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The Spokesman-Review Newspaper
Spokane, Washington  Est. May 19, 1883

100 years ago in Spokane: A bigamist so prolific he forgot one of this marriages said he found religion and was a changed man

 (S-R archives)
By Jim Kershner The Spokesman-Review

Harry Roshon, “man of many wives,” was back in Spokane, extradited from Los Angeles.

He gave a surprisingly cheerful interview while sitting in the county jail awaiting a hearing on charges that he swindled his fifth wife out of $7,000.

When asked how many wives he had, the confessed bigamist grabbed a pencil and said, “Let me see … I thought it was six at first, but I’d forgotten one.”

The Spokesman-Review said there was no mystery about how so many women fell for him. He had a striking appearance for a man of 49. He “might make an ideal husband,” because he neither drank, nor smoked, nor chewed, nor swore.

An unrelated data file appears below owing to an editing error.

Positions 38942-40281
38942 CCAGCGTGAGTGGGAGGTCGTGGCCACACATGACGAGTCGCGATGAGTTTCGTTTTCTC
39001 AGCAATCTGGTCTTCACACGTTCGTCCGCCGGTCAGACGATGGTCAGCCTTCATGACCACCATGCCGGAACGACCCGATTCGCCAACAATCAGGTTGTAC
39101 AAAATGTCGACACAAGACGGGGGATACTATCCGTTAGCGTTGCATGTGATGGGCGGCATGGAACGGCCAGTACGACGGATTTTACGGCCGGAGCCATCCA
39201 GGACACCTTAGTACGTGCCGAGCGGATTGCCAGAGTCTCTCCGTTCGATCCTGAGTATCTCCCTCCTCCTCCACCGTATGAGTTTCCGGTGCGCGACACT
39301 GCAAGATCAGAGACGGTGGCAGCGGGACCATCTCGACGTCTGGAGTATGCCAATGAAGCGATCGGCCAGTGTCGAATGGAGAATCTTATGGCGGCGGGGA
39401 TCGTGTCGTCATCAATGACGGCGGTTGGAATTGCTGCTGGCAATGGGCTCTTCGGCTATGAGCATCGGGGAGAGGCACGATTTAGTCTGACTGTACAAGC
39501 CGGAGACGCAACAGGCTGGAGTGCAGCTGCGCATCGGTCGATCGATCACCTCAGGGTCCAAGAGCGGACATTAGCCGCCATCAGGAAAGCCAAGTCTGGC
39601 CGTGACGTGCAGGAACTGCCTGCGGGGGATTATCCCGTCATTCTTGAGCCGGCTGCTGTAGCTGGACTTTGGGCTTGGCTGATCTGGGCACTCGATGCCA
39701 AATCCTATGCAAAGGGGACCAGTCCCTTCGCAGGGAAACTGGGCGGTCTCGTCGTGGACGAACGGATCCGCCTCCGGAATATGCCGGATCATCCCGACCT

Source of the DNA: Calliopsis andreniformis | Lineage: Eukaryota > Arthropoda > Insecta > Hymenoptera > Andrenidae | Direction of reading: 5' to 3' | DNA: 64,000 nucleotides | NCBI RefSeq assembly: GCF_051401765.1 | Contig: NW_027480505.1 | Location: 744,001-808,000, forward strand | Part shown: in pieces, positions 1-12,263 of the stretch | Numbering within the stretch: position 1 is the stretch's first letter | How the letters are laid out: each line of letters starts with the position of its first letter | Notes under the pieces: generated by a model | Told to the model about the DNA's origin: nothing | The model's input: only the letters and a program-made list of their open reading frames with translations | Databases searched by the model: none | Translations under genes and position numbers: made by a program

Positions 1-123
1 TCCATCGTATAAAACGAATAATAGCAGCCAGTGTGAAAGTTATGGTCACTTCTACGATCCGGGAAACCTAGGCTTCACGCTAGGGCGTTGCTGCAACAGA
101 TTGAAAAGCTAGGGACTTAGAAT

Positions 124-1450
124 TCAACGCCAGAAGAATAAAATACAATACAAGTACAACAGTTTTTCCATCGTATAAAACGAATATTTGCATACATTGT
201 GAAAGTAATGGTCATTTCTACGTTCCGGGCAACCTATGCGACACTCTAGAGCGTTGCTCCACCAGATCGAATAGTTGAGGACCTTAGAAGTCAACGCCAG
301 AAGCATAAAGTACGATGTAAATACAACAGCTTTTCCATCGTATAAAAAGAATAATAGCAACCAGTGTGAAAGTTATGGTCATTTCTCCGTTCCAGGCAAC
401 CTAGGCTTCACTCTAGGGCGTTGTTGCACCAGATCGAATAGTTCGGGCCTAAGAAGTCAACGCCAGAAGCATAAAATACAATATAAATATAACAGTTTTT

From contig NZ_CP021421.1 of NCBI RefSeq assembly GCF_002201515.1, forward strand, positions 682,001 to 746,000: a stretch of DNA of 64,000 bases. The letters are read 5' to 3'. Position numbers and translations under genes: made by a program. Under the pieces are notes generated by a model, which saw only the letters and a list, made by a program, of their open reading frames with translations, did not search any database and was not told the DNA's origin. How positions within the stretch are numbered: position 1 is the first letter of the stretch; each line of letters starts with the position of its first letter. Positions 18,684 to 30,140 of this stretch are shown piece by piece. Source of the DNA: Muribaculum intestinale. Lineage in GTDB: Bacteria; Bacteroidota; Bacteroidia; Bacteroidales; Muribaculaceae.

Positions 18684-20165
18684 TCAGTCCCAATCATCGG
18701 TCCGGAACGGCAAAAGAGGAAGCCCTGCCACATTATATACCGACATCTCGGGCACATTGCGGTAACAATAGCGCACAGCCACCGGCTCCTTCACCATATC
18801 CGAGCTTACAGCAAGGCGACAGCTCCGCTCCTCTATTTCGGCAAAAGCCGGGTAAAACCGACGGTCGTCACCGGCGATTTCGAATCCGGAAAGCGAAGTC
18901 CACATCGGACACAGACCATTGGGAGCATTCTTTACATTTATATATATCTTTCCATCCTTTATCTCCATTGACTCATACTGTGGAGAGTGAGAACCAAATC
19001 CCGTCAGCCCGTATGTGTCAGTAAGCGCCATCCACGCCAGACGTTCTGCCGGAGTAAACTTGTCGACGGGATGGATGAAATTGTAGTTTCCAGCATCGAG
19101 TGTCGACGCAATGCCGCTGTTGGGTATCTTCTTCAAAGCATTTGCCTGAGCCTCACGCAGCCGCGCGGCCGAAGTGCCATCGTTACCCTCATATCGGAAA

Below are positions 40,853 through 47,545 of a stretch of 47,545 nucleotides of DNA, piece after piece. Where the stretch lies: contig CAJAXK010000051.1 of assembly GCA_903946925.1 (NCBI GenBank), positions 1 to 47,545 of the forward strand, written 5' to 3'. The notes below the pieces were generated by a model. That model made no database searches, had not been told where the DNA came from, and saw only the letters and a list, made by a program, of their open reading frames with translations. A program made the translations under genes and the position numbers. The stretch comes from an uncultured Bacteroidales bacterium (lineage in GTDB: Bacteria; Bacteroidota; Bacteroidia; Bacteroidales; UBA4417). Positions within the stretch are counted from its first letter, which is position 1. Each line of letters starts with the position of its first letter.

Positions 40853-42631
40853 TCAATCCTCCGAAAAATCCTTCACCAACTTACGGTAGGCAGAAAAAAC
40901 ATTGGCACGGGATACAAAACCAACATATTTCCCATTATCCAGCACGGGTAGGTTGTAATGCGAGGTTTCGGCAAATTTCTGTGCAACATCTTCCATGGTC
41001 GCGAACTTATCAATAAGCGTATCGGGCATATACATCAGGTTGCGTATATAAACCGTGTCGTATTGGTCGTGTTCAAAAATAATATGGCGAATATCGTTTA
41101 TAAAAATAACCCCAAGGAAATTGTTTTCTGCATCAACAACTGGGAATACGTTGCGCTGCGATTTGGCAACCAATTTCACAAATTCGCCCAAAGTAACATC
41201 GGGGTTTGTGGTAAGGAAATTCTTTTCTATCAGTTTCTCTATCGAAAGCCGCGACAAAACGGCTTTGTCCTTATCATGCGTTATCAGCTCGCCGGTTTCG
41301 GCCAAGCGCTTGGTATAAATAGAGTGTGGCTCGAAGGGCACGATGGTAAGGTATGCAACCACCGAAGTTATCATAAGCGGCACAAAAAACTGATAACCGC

“His only failing as a husband was that he had a habit of wandering off and not returning after a brief period of wedded bliss,” the S-R wrote.

His fifth wife, Alma Schneider of Spokane, might have begged to differ. She said he walked off with $7,000 a week after their wedding, and she never saw him again.

Roshon himself said, “The only thing I can say is that any man who would do the things I have done must be the devil.”

Now, however, he claimed to be a changed man. He said he was converted to God while sitting in a jail cell in Los Angeles, where he was arrested.

“My cel lmates told me I was crazy to confess, for they had nothing on me,” Roshon said. “But I made up my mind to make a clean breast of it, and I have my God to thank for making me a better man.”

A few hours after this interview, Roshon pleaded guilty and was sentenced to three to 15 years at Walla Walla.